In the last weeks, I have been producing a series of charts looking at where the Ex-Im money goes, what or who the biggest Ex-Im lenders or corporate beneficiaries are, and what kinds of goods and services do the Bank primarily assist in financing. Not surprisingly, large corporations and large banks are the biggest beneficiaries of the Ex-Im Bank.
But more surprisingly, a recurring feature of these charts is a category called ”unknown,” a consistently popular destination for Ex-Im goodies. See this chart series, for instance, and this chart in particular:
When you pull data from the Export-Import Bank’s data on project applications from FY 2007 to FY 2014 to display the bank’s top ten portfolio items by type of product, the second-most-supported industry over the past seven years ends up labeled “unknown.” Fourteen percent of the Bank’s total assistance — $24.3 billion worth — since 2007 isn’t coded in the bank’s public records. The “unknown” category also shows up in charts of top exporting-firm beneficiaries, and top lenders. (Most entries with “unknown” cells have other information to clarify what they are, but the empty fields make the data much harder to use.)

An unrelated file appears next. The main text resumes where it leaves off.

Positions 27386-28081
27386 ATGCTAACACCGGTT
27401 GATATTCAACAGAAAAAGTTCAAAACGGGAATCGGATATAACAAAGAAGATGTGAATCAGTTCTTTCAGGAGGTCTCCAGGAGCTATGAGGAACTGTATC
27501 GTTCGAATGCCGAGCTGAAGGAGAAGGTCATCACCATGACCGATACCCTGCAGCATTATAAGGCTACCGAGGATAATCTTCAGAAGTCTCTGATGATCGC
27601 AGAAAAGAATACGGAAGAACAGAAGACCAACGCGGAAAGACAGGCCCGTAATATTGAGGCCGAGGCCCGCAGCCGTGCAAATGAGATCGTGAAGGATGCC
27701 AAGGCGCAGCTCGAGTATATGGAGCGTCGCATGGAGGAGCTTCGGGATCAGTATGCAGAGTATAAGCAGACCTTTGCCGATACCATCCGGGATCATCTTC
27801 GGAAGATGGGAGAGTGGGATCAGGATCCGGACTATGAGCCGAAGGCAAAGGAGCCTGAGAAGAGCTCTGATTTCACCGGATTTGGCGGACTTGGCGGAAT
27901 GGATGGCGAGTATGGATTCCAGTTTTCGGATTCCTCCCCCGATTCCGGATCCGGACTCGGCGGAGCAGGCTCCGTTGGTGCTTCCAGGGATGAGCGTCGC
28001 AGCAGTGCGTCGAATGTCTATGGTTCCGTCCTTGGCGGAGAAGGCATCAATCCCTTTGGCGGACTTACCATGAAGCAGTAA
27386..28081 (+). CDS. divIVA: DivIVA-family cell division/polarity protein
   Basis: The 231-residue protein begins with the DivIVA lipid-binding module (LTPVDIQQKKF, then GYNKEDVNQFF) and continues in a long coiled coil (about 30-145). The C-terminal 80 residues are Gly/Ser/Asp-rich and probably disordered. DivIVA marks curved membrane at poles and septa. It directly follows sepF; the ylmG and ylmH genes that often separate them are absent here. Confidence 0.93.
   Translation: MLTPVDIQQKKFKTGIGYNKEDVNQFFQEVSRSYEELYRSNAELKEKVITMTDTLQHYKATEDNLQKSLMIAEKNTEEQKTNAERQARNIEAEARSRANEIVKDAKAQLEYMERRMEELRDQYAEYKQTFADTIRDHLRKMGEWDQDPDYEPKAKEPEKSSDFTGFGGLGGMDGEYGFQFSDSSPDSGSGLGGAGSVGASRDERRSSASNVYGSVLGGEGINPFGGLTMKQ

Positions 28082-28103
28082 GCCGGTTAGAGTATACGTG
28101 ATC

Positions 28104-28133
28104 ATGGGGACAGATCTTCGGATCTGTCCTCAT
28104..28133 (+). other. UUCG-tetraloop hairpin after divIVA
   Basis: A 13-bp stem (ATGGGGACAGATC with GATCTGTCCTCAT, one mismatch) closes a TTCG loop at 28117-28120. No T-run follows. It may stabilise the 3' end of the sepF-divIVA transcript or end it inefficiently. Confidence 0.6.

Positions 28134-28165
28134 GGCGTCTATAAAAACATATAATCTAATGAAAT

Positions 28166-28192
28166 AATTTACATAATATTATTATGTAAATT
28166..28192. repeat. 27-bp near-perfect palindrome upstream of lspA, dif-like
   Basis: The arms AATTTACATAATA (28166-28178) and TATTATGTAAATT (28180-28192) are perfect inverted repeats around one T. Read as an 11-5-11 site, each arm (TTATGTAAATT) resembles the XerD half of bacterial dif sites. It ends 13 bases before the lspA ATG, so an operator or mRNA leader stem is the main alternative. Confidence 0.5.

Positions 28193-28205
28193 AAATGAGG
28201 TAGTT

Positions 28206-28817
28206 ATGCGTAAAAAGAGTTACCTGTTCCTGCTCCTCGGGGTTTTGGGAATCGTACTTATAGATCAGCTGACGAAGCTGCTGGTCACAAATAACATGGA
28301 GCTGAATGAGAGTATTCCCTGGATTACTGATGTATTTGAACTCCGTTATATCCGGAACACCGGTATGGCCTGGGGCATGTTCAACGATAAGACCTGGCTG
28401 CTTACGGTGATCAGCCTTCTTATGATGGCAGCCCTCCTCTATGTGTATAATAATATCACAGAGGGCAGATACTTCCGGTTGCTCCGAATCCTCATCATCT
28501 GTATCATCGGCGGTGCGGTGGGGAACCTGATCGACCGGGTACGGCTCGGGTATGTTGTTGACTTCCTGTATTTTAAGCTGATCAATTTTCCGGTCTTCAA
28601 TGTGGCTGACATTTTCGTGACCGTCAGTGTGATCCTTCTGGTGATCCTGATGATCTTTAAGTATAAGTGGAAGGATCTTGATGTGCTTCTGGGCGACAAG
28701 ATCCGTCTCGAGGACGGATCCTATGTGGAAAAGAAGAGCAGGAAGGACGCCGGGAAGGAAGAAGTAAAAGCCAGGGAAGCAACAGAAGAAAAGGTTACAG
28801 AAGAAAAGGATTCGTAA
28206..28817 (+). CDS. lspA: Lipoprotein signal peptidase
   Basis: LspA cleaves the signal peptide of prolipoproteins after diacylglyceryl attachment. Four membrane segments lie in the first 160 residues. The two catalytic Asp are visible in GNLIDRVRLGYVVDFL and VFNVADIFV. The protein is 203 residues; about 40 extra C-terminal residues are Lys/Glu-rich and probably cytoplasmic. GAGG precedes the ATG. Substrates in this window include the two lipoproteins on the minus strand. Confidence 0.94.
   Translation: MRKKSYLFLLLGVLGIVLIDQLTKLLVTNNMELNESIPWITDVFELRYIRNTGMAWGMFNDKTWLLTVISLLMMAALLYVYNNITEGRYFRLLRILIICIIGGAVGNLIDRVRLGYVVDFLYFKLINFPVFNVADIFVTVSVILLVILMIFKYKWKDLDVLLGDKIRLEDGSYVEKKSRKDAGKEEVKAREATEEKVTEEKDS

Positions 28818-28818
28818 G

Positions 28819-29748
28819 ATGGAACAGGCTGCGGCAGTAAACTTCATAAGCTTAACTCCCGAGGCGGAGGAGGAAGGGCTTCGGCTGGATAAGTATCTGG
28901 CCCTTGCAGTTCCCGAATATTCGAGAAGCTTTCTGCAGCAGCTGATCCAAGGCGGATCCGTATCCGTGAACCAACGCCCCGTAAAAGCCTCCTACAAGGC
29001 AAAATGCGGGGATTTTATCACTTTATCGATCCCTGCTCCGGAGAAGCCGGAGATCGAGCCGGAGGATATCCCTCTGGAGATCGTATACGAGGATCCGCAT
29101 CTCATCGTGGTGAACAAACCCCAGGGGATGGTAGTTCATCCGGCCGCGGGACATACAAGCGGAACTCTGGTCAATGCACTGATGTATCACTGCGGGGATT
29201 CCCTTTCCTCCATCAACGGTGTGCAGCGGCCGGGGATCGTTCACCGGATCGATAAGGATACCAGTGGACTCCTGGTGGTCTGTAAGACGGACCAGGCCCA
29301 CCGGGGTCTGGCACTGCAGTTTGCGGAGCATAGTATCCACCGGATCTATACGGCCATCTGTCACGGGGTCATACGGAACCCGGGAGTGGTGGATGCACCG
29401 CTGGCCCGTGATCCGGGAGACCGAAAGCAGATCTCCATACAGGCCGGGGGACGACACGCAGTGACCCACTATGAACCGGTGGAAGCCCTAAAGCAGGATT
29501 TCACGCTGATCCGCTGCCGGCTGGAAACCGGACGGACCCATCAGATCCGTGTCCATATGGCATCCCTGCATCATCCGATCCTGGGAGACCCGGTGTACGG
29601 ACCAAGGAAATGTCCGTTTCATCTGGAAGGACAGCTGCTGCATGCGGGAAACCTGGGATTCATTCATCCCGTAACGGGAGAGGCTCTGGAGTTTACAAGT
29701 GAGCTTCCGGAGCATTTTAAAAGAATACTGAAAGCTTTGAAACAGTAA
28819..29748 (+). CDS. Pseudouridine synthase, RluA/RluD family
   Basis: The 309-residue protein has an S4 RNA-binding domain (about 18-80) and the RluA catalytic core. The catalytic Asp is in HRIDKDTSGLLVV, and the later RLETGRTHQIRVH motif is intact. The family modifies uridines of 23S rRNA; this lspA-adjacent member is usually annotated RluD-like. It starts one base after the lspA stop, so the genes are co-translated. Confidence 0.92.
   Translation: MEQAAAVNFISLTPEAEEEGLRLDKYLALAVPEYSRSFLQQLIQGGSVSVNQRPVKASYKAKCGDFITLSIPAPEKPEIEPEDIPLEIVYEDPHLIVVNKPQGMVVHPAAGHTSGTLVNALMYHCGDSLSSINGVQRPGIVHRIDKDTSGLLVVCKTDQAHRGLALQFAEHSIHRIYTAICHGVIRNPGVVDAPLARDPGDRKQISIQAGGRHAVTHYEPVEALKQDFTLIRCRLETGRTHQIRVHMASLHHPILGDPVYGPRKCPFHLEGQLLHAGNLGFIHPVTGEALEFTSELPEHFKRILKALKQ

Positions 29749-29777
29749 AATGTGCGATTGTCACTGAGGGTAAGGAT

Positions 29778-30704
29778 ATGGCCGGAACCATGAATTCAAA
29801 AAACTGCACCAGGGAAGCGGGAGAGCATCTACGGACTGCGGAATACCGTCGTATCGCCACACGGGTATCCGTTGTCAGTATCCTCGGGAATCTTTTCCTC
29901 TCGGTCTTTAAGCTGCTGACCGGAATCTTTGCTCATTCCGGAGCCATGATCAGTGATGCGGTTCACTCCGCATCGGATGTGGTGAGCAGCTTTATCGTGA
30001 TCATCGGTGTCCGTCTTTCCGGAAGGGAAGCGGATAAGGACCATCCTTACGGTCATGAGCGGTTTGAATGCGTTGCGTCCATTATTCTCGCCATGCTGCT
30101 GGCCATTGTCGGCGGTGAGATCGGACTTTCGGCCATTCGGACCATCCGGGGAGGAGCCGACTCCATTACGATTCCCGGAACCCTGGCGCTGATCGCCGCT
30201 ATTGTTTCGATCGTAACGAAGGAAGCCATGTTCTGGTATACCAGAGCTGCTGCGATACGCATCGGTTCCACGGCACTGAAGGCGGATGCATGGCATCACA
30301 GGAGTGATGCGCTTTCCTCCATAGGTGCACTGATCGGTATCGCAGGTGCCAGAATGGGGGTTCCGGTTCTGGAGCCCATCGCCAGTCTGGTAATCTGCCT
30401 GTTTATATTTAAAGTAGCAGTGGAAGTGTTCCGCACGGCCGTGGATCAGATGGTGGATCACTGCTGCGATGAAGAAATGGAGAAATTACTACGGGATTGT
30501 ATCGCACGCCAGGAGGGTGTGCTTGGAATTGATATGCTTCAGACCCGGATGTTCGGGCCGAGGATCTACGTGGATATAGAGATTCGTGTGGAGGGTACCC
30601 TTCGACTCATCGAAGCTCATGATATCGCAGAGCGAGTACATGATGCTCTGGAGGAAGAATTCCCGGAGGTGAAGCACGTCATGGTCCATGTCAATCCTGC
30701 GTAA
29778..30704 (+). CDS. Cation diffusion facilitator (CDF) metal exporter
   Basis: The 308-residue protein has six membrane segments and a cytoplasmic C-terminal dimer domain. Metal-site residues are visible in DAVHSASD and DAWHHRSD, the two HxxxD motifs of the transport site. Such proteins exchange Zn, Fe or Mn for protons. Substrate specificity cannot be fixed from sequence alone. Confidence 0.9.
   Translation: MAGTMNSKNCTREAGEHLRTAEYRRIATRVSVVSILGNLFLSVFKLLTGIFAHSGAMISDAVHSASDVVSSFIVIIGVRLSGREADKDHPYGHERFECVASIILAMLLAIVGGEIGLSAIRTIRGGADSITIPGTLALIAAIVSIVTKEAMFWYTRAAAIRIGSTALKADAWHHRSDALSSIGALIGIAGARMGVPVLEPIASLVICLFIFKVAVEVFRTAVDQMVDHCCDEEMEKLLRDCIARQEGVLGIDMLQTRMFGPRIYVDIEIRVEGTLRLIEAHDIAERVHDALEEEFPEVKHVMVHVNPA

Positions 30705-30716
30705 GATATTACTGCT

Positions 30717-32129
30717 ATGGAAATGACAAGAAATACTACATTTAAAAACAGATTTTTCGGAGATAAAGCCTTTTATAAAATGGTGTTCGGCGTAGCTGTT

If you add the sloppiness of the data the bank does release to the bank’s lack of transparency and its refusal to share important data like default rates, taxpayers should be left wondering whether it deserves our trust and why Congress hasn’t demanded some changes.
If you want to read some of the most devastating criticisms of the Ex-Im Bank along these lines, read its inspector general’s reports (here, here and here).